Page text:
Tuesday 23 February 2010

A Gull Observation, and why Pagers are Bad

Tuesday is my weekly early morning out on the patch. I didn't manage to get up at first light - my sodding pager ran out of battery at 5:11am, and started beeping. Even if you have it set on "silent", it beeps when the battery needs changing. Genius. And you can't just turn it off either, first you have to scroll through all the messages you have not yet read. Because it had been on silent, there were quite a few I hadn't noticed from yesterday evening. Enough that half-way through desperately pressing "M" it started beeping again for the low battery. I couldn't see enough to just pull the battery out, so was forced to continue until it was sure that I knew all I needed to know, and could be turned off. The design is, as they say, piss poor. I could have thrown the damn thing out of the window.

I stomped back to bed. Mrs L was very pleased, and awarded me some Brownie Points. We both managed to get back to sleep, but of course I then didn't manage to get up when I was supposed to. An hour of prime birding therefore went begging, lord only knows what I missed. I got another Snipe though, yay!

As it has been raining heavily non-stop for the past two days, the Flats were totally waterlogged. Vast puddles have appeared almost everywhere, the smallest depression or uneven ground and a pool has formed. Unfortunately none of them were heaving with Waders, though presumably an hour earlier I would have been fighting my way through hordes of Redshank and Lapwing. There were stacks of Gulls around though. AAaaaahhhh!!!!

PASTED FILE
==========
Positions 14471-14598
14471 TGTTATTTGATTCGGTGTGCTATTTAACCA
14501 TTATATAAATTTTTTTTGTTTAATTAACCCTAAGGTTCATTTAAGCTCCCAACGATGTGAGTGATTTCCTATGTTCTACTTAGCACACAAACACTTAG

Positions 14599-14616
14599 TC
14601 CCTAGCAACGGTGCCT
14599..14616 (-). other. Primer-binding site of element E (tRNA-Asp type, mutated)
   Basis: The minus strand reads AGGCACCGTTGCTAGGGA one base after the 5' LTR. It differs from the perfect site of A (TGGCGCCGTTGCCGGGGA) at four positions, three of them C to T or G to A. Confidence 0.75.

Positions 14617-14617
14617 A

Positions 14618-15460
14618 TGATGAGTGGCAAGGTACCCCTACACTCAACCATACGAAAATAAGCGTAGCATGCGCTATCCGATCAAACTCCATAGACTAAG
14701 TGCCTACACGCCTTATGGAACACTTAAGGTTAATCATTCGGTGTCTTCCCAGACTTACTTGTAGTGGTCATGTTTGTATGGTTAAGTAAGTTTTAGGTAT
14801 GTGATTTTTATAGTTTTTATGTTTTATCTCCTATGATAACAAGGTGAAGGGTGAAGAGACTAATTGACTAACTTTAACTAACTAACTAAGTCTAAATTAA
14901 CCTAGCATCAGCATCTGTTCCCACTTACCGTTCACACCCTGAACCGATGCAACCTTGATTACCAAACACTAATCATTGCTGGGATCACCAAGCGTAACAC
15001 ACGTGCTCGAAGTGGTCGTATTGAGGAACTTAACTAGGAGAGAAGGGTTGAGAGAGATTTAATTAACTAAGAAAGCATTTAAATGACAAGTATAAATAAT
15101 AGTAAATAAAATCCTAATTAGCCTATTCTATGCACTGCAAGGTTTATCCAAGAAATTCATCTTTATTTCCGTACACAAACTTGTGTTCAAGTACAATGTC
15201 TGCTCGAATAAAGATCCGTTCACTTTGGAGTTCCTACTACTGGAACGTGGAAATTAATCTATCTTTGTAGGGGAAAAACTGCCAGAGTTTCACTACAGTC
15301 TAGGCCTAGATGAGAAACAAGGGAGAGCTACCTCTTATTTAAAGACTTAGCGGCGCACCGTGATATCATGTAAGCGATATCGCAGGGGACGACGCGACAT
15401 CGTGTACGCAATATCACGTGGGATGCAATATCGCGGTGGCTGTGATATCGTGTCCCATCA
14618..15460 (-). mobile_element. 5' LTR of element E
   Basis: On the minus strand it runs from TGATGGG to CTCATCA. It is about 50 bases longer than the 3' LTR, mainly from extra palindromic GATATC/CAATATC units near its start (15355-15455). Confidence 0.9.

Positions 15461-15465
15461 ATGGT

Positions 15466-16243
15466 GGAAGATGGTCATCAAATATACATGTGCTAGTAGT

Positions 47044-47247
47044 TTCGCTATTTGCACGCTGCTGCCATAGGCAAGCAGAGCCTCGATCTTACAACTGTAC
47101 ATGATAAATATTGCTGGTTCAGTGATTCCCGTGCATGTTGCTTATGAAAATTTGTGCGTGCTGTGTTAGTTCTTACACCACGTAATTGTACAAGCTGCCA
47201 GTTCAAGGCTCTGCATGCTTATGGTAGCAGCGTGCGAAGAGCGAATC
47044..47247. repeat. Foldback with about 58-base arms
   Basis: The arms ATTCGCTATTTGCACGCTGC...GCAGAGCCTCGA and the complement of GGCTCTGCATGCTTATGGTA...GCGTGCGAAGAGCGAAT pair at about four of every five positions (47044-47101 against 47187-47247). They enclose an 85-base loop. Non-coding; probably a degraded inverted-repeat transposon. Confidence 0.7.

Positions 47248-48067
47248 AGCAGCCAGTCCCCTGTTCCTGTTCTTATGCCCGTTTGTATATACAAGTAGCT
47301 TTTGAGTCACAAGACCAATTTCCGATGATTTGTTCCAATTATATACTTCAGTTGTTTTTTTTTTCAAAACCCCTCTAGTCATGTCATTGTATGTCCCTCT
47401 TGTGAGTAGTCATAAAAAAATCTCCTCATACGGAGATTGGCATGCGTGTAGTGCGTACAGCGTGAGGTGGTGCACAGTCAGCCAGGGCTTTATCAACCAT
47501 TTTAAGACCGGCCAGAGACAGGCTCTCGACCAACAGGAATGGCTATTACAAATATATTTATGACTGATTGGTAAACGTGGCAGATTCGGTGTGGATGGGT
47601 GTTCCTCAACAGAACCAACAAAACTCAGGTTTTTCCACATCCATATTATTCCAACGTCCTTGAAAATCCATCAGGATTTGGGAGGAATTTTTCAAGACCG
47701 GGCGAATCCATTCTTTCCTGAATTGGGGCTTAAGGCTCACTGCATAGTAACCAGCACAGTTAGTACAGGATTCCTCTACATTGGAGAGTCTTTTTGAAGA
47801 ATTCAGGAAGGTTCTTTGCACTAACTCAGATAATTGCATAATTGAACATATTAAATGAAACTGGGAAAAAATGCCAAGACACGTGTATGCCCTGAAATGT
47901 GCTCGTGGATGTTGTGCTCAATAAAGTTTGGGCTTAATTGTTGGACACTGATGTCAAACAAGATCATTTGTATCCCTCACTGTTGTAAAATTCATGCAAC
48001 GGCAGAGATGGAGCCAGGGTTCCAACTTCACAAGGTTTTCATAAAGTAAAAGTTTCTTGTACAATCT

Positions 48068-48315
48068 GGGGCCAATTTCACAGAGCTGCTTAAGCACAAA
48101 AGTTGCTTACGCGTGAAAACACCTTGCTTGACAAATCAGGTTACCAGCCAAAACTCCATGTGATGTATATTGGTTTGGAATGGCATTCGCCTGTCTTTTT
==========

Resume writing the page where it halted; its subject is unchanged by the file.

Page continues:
On the way back home I picked up a distant bird flying south-east. As it came nearer, it became a Gull. A large Gull. It seemed very dark on the mantle. Could it be a Great Black-backed (semi-mega in Wanstead, and not seen in 2010 - so far)? I had a look at the bill as it hove vaguely into view, though still some way off - oh yes, chunky! And it also had those small white wingtips, mini-mirrors, much bigger than the tiny white patches adult Lessers have. Tick! I even managed to get a few photos, well, best call them record shots. I followed it though my binoculars all the way across the Flats, and as I did so, realised that it flew in a totally different way to all the other Gulls. It was almost like a Grey Heron, a lazy, languid, floppy flight, with very slow yet even wingbeats. Of course, it may just not have been in much of a hurry this morning, and so this isn't feature at all, but if the massive size, ginormous beak, dark mantle and small mirrored wing-tips all fail to make an impression on me in the future, it could make all the difference.

1 comment:

  1. well done bro.... hope you dont mind, i copy/paste the pic onto the redbridgebirdwatching blog... grat record from the borough. Especially away from the gravel works at Fairlop.